Published: Wed Aug 10, 2011
The National Science Foundation for at least the next year will be using the expertise of a Tennessee Tech University math professor to award research grants.
Sabine Le Borne will temporarily trade in her office in Bruner Hall for another in Washington, D.C. From there, she will direct the computational math program’s merit review process for awarding grants.
“I’m obviously excited about the job and the opportunities it brings,” Le Borne said. “I’ll get the incoming grants, sort them into groups, see who would be suitable to review them and manage the review and award process.”
Each grant application is reviewed by a panel of professionals, oftentimes researchers in academia who have recently received NSF grants themselves. Le Borne received her first grant eight years ago and has sat on these review panels almost every year since then. During her last trip, she was asked to take the directorship.
At first she declined the position, hoping to defer it until her two young children are older. Her husband convinced her to take it and move the family to the capital for what will likely be a two-year appointment.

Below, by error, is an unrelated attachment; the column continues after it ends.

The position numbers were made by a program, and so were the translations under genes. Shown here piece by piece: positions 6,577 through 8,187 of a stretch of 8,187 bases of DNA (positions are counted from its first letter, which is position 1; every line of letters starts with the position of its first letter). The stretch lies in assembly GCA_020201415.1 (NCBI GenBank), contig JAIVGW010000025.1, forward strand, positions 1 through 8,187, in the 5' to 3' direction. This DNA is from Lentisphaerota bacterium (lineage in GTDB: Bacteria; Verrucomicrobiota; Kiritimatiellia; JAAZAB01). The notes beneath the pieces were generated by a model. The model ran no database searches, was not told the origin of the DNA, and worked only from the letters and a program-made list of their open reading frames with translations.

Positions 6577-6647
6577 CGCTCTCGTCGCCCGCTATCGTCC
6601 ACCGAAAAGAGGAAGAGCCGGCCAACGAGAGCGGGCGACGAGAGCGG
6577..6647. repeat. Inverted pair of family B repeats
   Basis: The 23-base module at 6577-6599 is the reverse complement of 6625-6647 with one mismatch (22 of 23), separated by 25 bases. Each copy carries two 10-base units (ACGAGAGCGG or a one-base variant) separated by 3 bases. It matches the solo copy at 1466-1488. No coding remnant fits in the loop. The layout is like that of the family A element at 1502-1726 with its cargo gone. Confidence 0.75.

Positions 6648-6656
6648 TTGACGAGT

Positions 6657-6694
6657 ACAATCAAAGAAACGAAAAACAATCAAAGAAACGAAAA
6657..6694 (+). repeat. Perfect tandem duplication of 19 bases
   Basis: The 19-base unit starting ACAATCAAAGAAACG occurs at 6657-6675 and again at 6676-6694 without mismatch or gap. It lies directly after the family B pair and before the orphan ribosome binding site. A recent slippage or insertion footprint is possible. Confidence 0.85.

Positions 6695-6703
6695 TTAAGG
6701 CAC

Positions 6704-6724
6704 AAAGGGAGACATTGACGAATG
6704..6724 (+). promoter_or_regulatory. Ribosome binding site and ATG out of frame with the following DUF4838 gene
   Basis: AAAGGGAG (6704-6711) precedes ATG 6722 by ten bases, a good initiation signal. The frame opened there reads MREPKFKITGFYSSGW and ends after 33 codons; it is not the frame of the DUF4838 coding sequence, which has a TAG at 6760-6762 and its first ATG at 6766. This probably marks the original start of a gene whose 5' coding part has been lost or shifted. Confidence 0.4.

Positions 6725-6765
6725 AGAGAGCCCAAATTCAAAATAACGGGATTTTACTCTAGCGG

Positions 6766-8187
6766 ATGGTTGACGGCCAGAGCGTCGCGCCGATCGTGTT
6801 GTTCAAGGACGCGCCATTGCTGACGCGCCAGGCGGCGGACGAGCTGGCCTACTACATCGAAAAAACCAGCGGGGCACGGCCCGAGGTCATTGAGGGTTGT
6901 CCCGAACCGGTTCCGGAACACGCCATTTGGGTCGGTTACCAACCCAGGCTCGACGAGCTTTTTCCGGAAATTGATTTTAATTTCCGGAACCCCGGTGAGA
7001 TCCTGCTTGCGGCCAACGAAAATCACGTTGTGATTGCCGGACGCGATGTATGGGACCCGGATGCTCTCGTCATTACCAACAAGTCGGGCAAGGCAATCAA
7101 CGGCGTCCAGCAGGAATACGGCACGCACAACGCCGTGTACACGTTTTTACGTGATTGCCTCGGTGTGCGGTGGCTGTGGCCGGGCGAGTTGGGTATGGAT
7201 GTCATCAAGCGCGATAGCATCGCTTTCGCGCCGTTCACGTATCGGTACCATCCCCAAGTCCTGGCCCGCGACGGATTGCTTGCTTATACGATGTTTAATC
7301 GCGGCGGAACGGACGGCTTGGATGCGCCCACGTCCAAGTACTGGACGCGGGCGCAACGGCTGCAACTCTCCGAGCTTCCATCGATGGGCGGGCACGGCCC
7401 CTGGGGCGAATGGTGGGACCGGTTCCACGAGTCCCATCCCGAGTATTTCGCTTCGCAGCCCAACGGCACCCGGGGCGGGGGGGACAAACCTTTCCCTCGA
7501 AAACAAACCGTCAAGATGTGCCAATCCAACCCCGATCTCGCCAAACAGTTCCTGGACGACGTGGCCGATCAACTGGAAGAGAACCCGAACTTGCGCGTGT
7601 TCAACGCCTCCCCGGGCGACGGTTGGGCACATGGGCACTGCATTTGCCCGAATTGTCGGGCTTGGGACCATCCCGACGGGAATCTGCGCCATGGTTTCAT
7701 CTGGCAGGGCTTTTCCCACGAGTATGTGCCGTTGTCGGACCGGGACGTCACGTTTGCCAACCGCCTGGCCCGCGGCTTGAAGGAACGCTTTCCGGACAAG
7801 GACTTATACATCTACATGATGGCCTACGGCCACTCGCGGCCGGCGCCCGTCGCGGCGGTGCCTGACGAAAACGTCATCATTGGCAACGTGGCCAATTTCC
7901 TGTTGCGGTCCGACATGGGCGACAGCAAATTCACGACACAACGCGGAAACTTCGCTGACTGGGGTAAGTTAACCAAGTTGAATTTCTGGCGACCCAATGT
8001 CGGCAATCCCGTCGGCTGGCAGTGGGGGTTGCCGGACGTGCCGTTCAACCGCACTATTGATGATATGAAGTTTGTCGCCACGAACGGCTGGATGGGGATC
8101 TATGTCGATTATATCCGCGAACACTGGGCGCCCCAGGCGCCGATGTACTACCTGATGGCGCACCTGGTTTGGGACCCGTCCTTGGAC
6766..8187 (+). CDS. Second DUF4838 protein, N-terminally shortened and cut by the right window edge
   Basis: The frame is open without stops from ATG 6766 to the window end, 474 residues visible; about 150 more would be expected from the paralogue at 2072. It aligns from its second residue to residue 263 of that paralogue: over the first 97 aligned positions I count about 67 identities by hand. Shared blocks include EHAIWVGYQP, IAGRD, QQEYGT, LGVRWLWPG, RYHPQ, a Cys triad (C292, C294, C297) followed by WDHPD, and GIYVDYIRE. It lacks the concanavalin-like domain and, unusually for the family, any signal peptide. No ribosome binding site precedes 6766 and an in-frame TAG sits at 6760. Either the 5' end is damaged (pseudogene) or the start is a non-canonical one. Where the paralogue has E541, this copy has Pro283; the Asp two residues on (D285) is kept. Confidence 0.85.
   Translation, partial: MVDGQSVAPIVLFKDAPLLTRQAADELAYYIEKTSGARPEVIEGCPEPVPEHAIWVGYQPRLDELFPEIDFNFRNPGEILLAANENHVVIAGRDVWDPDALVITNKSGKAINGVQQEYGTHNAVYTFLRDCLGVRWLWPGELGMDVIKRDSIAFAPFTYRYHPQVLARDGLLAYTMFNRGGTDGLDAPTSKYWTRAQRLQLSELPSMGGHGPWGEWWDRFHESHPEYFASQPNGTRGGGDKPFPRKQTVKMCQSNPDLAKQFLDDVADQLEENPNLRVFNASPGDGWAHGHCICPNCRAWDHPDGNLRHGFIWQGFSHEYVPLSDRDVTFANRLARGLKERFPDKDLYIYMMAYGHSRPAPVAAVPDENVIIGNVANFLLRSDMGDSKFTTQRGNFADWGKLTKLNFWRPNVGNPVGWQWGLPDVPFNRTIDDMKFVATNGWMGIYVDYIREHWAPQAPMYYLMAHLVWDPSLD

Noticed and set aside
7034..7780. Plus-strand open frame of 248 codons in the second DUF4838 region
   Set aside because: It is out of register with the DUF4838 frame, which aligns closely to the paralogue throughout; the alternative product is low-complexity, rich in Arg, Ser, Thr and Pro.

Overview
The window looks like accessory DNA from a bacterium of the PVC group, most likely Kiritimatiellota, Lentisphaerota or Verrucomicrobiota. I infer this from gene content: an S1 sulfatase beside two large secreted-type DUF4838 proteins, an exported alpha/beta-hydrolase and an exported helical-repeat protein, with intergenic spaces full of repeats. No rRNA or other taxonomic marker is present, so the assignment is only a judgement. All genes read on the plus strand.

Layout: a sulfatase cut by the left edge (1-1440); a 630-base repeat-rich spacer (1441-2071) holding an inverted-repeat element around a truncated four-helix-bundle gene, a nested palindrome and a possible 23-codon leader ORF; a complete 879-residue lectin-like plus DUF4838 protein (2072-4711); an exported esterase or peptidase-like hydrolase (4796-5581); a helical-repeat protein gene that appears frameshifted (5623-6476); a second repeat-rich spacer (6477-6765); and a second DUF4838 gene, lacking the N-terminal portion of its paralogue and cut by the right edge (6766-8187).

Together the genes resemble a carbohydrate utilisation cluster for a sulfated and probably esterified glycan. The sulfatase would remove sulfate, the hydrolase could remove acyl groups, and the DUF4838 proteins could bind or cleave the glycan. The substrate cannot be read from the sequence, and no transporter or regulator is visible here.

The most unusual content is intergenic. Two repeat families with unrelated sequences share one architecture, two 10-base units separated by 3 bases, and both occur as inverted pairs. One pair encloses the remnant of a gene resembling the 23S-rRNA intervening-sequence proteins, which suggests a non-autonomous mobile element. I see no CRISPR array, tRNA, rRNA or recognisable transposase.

She said she expects to facilitate the decision-making process that includes creating the review panels for up to 200 proposals for the computational math program. She also will help set up reviews for other programs and interdisciplinary applications.
While in D.C., Le Borne plans to continue her own research, which focuses on improving the speed at which computational math can be performed on computers while maintaining accuracy and reducing necessary storage space on computer hard drives. She said this opportunity also affords the possibility for more research connections that can lead to future collaborative projects.
Le Borne’s research focus is in computational math, in particular the solutions of millions of linear equations that are too complex to be done on a calculator, much less with pencil and paper. The calculations, which are done on a computer, are traditionally one of the largest bottlenecks for researchers in computational simulations.
“Initially, I will be there for a year. The idea is two years but it goes year by year,” Le Borne said. “We’re excited about the prospects offered by D.C., given the national museums and the politics. I guess it’s big city versus small city.”
After her appointment in D.C., she will return to TTU.